The washroom was created by René Prou, a design pioneer who helped midwife the birth of Art Deco in France. Born in Nantes and educated in Paris, by the time he was 23 in 1912, he was chief designer of furniture company Maison Gouffé and had earned a reputation as a visionary, a decorator for the “goût moderne” (modern taste). He exhibited at the 1925 Paris show of International Exposition of Modern Industrial and Decorative Arts that launched and named the Art Deco style and after that became the head of the École Nationale Supérieure des Arts Décoratifs. Prou became famous for creating the most luxurious train, hotel and ocean liner interiors of the interwar years.

His signature touches were the lacquered panels carved with geometric flower accents. Between 1926 and 1929, Prou designed six different carriages for the Compagnie Internationale des Wagons-Lits, the hotel and luxury travel company that operated the original Orient Express before World War I and the Simplon Orient Express after the war in its Art Deco heyday. His engraved panels were soon recognized as the quintessence of the “Orient Express Style,” sumptuous in material but with the streamlined elegance and smooth lines of the machine age.

He worked with masters like architect Paul Nelson and glassmaking genius René Lalique on the interior decoration of the Orient Express. Lalique carried the decorative motifs Prou engraved and inlaid on the mahogany and Finnish burr birch paneling into his glass panels. Prou also designed the polished bronze Art Deco lamps in the train and the armchairs that were soon widely copied for home use.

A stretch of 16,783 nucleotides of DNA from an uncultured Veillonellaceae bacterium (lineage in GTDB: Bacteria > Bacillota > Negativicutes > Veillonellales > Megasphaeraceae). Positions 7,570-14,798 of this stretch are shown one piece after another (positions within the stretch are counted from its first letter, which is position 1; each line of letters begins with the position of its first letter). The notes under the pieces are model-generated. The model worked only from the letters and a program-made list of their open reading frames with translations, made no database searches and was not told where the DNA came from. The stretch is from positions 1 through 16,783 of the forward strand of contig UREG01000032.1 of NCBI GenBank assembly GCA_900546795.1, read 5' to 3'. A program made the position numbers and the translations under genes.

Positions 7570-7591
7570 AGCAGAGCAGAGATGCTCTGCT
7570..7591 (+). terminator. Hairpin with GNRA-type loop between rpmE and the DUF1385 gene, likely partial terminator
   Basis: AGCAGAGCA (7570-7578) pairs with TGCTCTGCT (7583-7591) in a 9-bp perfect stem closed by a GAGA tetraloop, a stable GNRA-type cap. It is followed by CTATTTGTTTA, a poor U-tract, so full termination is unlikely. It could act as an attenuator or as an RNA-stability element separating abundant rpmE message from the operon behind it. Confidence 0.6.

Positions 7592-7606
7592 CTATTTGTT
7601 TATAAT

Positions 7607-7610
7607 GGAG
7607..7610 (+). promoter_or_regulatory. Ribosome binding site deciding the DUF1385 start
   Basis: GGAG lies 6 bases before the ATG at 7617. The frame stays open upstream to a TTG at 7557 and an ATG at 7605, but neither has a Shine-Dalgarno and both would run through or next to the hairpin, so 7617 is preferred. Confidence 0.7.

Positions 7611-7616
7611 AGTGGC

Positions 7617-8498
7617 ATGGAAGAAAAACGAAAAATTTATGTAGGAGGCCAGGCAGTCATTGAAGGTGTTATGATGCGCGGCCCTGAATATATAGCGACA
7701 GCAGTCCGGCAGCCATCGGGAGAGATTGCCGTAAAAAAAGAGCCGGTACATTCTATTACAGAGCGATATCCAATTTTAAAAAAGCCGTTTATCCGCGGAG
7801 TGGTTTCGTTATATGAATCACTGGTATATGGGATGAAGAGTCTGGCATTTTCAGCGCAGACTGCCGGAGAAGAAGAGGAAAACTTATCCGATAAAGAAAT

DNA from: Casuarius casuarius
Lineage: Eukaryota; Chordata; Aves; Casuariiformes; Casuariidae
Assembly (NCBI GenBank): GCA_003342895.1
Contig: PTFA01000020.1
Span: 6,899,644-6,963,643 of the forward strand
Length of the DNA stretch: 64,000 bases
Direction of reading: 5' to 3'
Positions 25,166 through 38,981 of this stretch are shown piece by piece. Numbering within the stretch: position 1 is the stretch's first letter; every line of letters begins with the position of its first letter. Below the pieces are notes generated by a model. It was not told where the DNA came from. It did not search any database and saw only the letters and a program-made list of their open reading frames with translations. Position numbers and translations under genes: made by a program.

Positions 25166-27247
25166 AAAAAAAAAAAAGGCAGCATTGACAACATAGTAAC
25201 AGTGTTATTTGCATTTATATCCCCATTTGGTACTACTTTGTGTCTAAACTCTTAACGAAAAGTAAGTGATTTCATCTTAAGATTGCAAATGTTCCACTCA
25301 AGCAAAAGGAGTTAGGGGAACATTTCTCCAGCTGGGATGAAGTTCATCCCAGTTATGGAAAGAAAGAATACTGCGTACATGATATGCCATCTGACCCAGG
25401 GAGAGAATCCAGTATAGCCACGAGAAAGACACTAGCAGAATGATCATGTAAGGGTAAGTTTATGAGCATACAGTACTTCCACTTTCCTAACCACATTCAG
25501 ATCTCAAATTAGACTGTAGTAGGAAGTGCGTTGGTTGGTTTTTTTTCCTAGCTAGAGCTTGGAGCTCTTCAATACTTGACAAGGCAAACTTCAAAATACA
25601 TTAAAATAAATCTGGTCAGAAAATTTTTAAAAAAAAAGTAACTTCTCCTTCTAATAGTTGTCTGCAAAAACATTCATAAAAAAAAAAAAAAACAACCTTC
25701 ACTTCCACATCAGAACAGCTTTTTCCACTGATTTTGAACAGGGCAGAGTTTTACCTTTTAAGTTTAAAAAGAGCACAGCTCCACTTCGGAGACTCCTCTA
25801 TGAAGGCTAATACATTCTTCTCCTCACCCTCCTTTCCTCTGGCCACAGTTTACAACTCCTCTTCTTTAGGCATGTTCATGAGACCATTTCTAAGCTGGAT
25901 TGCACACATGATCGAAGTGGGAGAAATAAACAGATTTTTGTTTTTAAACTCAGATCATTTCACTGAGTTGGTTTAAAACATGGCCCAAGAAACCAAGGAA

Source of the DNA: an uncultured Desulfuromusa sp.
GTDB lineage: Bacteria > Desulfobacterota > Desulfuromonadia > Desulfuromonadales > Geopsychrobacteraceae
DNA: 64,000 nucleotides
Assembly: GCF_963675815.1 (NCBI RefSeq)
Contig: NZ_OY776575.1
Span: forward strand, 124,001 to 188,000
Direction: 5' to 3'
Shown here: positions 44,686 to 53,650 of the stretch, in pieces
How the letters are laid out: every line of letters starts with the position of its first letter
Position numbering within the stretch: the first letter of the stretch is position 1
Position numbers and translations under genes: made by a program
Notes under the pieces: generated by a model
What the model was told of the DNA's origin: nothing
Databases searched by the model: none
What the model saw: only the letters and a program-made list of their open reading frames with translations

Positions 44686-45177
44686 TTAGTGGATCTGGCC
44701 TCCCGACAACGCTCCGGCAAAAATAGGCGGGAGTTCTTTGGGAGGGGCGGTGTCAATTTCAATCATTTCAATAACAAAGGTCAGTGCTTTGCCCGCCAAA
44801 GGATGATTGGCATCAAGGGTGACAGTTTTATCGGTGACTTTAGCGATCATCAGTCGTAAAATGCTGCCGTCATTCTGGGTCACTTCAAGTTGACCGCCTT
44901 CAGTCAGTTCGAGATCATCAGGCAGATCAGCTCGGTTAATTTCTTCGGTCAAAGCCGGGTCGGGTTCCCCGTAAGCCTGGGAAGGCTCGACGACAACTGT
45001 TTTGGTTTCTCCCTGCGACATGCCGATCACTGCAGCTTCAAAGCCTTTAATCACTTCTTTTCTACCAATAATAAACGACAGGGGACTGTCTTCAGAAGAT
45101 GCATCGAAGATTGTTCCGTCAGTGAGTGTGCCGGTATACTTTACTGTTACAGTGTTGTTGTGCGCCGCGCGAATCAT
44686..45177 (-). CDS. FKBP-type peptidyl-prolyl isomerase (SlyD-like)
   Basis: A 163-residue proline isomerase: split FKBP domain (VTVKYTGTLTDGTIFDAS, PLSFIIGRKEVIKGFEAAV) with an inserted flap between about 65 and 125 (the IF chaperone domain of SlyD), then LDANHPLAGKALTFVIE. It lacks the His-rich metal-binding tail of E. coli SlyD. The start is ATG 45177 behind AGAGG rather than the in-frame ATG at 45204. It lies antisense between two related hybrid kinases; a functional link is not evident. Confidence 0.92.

This particular washroom was made around 1927 from a model designed around 1926. A maquette, a scale model 24 inches tall and wide, of the sleeper car with the mahogany corner washroom is included in the auction lot. The washroom is 78.5 inches high, 36 inches wide (closed) and 29 inches deep. It is made of lacquered and marquetry inlaid Honduran and Cuban mahogany and opens to reveal a ceramic wash basin, round shaving mirror, four built-in holders for toiletries, one half-length mirror in each door and multiple compartments in the bottom for trash and accessories.

The provenance is unbeatable: the washroom and maquette come directly from the corporate archives of the Compagnie Internationale des Wagons-Lits.

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Wolsey’s Angels need rescuing and fast

Friday, December 5th, 2014

Four bronze angels created for the never-completed tomb of Cardinal Thomas Wolsey, lost for centuries, could be scattered again if we can’t raise £1,540,247 by December 31st. As of right now, £3,459,753 has been raised, thanks to a £2 million grant from the National Heritage Memorial Fund, £500,000 from the Art Fund and donations from individuals through the Victoria & Albert museum’s Wolsey Angels Appeal. I really cannot emphasize enough how much of a monstrous travesty losing the Wolsey Angels would be.

It was Cardinal Wolsey himself, at the peak of his power in 1524, 10 years after he was appointed Cardinal Archbishop of York, on his ninth year as Lord Chancellor to King Henry VIII, who commissioned the angels from Florentine sculptor and architect Benedetto da Rovezzano. Benedetto was famous by then as a builder of tombs for the notables of the short-lived Florentine Republic, church reliefs, statues for sepulchral monuments to saints. His Republican sympathies and wholesale loss of patrons after the re-establishment of the Medici rule ultimately drove him out of Florence. In 1519 he moved to London and remained there for 24 years, making sculptures and tombs for the royal court.